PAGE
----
It’s safe to say that the few years I lived in Orlando kind of spoiled me for theme parks- Disney and Universal are the gold standard for theme park crowd control, ease of navigation, and kick ass rides. That doesn’t stop me from trying other theme parks though.
Since I was already in Köln, it seemed like a good idea to spend a day in nearby Brühl to visit the 45 year old Phantasialand theme park. I stayed in Brühl the evening before going to the park, but I could just as easily have stayed in Cologne- you can get to Brühl Mitte from the Cologne Bahnhof in thirty minutes or so via a streetcar, and from there, a bus runs to the theme park every so often.
The entrance area was chaotic and not very well organized, which led to the quote of the day: “I hate this park.” Even though I had a lot of fun in Phantasialand, this was said at least a dozen times throughout the day.
Phantasialand is broken up into several separate lands, none of which are very clearly marked. We got turned around several times and had trouble finding our way repeatedly throughout the day.
One thing they did right, but in a strangely frustrating way, was their version of Speedpasses. You can buy them in packets of four, but the entrances aren’t always easy to find or follow. Still, the Speedpasses made it possible for us to ride a lot in a single day that we wouldn’t otherwise have managed. They turned 70-90 minute waits into ten minute waits on several of the rides.
I posted some pics from the theme park to Facebook, and a lot of my friends commented that it looks a great deal like EPCOT back in Florida. I can understand why though- Phantasialand has a golden geodesic dome over one of its attractions. This was built after EPCOT’s Spaceship Earth, but it’s still an easy comparison to make.
The park has an often fantastical look about it. For example, this ride is called the Würmling Express, and it’s a sort of single car slow-moving monorail.
There’s a 3D animated shooting ride called Maus Au Chocolat, in which you shoot balls of chocolate at animated mice to score points. You compete against your seatmate for highest total- it’s pretty fun.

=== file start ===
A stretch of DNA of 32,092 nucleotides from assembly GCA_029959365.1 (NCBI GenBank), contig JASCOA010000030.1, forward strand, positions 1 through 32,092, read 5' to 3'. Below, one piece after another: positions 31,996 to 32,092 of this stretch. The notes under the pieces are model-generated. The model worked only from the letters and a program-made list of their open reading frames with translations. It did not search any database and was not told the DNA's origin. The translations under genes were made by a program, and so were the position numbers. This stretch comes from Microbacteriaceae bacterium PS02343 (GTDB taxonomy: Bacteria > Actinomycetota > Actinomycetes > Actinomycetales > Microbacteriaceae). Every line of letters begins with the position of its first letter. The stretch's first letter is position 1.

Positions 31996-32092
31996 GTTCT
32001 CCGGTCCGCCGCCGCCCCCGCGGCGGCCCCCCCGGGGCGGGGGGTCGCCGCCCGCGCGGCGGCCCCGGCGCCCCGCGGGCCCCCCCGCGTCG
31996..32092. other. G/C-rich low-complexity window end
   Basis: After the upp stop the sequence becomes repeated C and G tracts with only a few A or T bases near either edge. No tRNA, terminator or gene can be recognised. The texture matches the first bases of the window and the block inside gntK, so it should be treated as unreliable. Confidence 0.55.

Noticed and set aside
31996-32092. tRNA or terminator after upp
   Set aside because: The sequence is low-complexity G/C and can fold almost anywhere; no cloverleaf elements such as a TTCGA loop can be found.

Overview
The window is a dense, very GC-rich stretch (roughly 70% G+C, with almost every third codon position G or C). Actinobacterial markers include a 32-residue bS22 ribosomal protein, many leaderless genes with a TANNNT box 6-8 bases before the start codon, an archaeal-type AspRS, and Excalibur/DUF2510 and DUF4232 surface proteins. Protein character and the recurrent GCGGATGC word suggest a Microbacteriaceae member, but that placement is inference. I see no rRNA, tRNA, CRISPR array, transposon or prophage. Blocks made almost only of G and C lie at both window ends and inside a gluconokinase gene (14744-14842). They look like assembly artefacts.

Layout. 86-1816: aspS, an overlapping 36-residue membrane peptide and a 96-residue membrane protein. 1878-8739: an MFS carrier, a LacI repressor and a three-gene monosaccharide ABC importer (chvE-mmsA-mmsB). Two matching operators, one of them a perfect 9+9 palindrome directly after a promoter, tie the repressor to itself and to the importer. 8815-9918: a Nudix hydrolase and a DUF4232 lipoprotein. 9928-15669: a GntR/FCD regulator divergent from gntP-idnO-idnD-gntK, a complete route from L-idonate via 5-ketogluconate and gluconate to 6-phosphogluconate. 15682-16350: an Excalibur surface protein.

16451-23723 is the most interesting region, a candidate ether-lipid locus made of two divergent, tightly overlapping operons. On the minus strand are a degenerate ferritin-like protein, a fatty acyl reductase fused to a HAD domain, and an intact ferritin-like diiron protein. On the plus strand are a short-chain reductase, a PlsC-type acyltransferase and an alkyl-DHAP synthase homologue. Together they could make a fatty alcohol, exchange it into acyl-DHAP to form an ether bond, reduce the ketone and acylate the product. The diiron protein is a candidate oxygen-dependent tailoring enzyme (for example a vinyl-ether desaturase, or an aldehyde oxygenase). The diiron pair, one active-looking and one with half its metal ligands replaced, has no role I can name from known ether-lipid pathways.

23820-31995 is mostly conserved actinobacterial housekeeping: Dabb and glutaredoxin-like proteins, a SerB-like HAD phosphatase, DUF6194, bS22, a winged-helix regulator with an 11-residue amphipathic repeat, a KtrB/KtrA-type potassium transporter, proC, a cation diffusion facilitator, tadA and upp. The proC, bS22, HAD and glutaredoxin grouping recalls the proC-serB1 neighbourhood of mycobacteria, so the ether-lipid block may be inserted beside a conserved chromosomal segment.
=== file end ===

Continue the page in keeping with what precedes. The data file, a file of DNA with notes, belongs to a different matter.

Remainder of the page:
Not so fun, in my opinion, is Talocan, seen in the picture below. I don’t like getting held in inverted positions or getting flipped around in that sort of scenario. Especially when you can see far around you. It was popular though. There’s no accounting for taste.
The best part of the park was the roller coasters. The Colorado Adventure had an old west mining-train theme to it, and that one kept banging us against the sides of the car. I spent some time before we went on that one trying to figure out why the sign had Michael Jackson’s name on it. I learned when I was preparing for this post that he actually opened that ride, and there are photographs of the man himself on the coaster, trying to hold his hat in place.
The others coasters were better at keeping us from swinging around so much in our seats. Winja’s Fear, an indoor coaster, had a lot of fun spinning action. There’s a relaxing all-dark coaster called Temple of the Night Hawk.
And then there’s the Black Mamba. It’s smooth and fast. Really fast. According to The Internet, the ride hits 4.5G at points. There’s one particular corkscrew that is amazing to ride. We briefly considered going back to hit the Black Mamba again, it was that good.
It turns out that there’s a metric pantload of theme parks in Europe. I get the sense that Phantasialand is one of the three best known though. Now that I’ve been to Phantasialand, I need to check out the other two- Europa Park and Disneyland Paris.